A former Stormont justice minister said Theresa May has come close to political interference after she claimed the system for investigating the conflict in Northern Ireland was unfair.
Mrs May alleged yesterday that some terrorists were not being pursued, as senior Conservatives hit out at suggested proposals which gave British soldiers no protection from prosecution for offences during the conflict.
Thousands were killed or injured during 30 years of violence, most by paramilitaries, but a significant number suffered at the hands of security forces members.
Former Stormont minister David Ford said: "What's up with Theresa May?
"Surely an ex-home secretary should know police and prosecutors follow the evidence regardless," he said on his Twitter account.
Mr Ford was justice minister in the devolved executive from 2010 to 2016. He was also leader of the Alliance Party at the time.
"Complaints about 'unfair justice system' are utterly wrong and come very close to political interference," he added.
"I hope the Police Service of Northern Ireland and the Public Prosecutions Service Northern Ireland tell the Prime Minister to get off their turf."
What's up with T May? Surely an exHomeSec should know police & prosecutors follow the evidence regardless.— David Ford MLA (@DavidFordMLA) May 9, 2018
Complaints about "unfair justice system" are utterly wrong and come very close to political interference.
I hope @PoliceServiceNI and PPSNI tell PM to get off their turf.
PSNI figures previously obtained by the BBC suggested investigations into killings by the Army account for about 30% of the PSNI's legacy workload, with the remainder concerning republican or loyalist paramilitaries.
It is investigating more than 1,000 deaths not previously fully reviewed.
British MPs had urged a statute of limitations which would prevent anyone from facing trial for offences that happened during the conflict, including former servicemen and paramilitaries.
Such a law is not expected to feature in Government proposals for addressing Northern Ireland's toxic past and the DUP has said that a new law covering a number of wars and conflicts should be kept separate from the legacy suggestions in case IRA offenders pressed for an amnesty.
Senior members of Mrs May’s cabinet, including Defence Secretary Gavin Williamson, are among those understood to have expressed concern at any proposals on addressing the past which did not seek to prevent soldiers from being prosecuted.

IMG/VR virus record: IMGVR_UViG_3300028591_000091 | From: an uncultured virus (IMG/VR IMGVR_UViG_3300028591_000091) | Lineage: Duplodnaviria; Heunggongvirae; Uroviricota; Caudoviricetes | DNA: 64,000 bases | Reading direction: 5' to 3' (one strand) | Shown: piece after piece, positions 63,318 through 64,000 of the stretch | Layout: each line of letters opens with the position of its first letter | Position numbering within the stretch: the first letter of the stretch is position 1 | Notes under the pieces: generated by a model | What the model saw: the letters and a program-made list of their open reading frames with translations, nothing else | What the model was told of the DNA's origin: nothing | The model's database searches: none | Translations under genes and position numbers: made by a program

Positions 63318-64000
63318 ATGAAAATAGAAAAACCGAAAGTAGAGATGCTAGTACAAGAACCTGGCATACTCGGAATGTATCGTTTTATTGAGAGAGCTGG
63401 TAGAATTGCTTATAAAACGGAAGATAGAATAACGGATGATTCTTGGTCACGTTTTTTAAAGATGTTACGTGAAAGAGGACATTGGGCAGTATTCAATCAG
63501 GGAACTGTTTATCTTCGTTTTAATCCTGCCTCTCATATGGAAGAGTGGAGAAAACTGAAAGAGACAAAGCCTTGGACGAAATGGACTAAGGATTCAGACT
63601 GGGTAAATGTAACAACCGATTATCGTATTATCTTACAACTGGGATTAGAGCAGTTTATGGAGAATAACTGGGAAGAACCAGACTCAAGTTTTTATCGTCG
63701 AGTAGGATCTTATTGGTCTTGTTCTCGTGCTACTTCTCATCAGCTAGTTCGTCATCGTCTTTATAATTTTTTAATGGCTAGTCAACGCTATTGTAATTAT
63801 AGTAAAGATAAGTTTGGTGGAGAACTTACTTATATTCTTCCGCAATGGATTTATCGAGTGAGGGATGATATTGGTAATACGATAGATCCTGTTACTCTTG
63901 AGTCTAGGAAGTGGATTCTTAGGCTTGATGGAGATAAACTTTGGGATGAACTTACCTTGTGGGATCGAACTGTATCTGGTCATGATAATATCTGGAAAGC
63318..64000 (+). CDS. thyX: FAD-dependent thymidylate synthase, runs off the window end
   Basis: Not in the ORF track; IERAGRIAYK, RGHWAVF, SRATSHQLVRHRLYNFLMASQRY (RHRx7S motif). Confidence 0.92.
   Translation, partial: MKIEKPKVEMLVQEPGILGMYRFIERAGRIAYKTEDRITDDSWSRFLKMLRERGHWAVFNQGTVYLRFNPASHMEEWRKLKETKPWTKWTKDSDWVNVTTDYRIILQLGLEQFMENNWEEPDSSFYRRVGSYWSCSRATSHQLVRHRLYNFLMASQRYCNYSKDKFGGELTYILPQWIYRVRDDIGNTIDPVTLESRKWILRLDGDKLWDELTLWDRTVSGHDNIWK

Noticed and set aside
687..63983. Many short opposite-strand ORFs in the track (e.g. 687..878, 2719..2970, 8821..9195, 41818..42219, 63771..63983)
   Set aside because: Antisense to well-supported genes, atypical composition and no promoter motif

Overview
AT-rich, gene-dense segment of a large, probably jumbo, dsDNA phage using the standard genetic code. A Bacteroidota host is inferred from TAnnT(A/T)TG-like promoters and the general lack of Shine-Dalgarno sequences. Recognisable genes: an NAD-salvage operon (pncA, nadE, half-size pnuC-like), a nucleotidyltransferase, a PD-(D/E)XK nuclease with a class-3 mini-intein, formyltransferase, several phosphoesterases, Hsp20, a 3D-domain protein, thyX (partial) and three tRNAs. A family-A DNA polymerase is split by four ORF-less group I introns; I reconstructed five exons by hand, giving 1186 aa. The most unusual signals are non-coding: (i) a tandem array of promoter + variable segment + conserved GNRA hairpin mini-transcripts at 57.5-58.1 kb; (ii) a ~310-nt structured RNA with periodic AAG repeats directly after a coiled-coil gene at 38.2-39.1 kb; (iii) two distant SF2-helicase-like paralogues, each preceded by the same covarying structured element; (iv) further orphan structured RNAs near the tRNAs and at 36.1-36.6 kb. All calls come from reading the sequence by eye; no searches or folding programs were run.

Over the last year, the concept of an amnesty has gained traction among a number of Westminster backbenchers, who claim recent prosecutions of former British soldiers are tantamount to a "witch-hunt".
Prosecutors and police in Northern Ireland insist such allegations simply do not stand up to scrutiny, with a breakdown of figures showing no disproportionate focus on ex-security force members.
Mechanisms to deal with the conflict legacy were agreed by Northern Ireland politicians in the 2014 Stormont House Agreement; an amnesty was not among them.
The agreed proposals, including a new independent investigatory unit, a truth recovery body and an oral archive, are on ice due to a small number of outstanding disputes.
DUP Lagan Valley MP Jeffrey Donaldson said a statute of limitations for the armed forces should also cover conflicts such as Iraq and Afghanistan.
Sinn Féin's Northern Ireland leader Michelle O'Neill has said victims should not be held to ransom by Tory party in-fighting.
Bid to halt prosecution of soldier rejected
A bid to halt the prosecution of a former British solider charged in connection with the fatal shooting of an unarmed man with learning difficulties in Northern Ireland has been rejected.
Dismissing a defence application to stay the prosecution of Army veteran Dennis Hutchings, a judge told Belfast Crown Court he was satisfied the defendant, from Cawsand Torpoint in Cornwall, could receive a fair trial.
Mr Hutchings, 77, is charged in relation to the fatal shooting of John Pat Cunningham in disputed circumstances in Co Armagh in 1974.
The 27-year-old was shot in the back as he ran away from an Army patrol. His family contend he ran because he feared men in uniform.
Mr Hutchings is charged with attempted murder and attempted grievous bodily harm with intent.
His lawyers had argued the case should be halted due to the unavailability of evidence; a delay in mounting the prosecution; and an alleged breach of promise related to an original decision by prosecutors in 1974 not to pursue charges.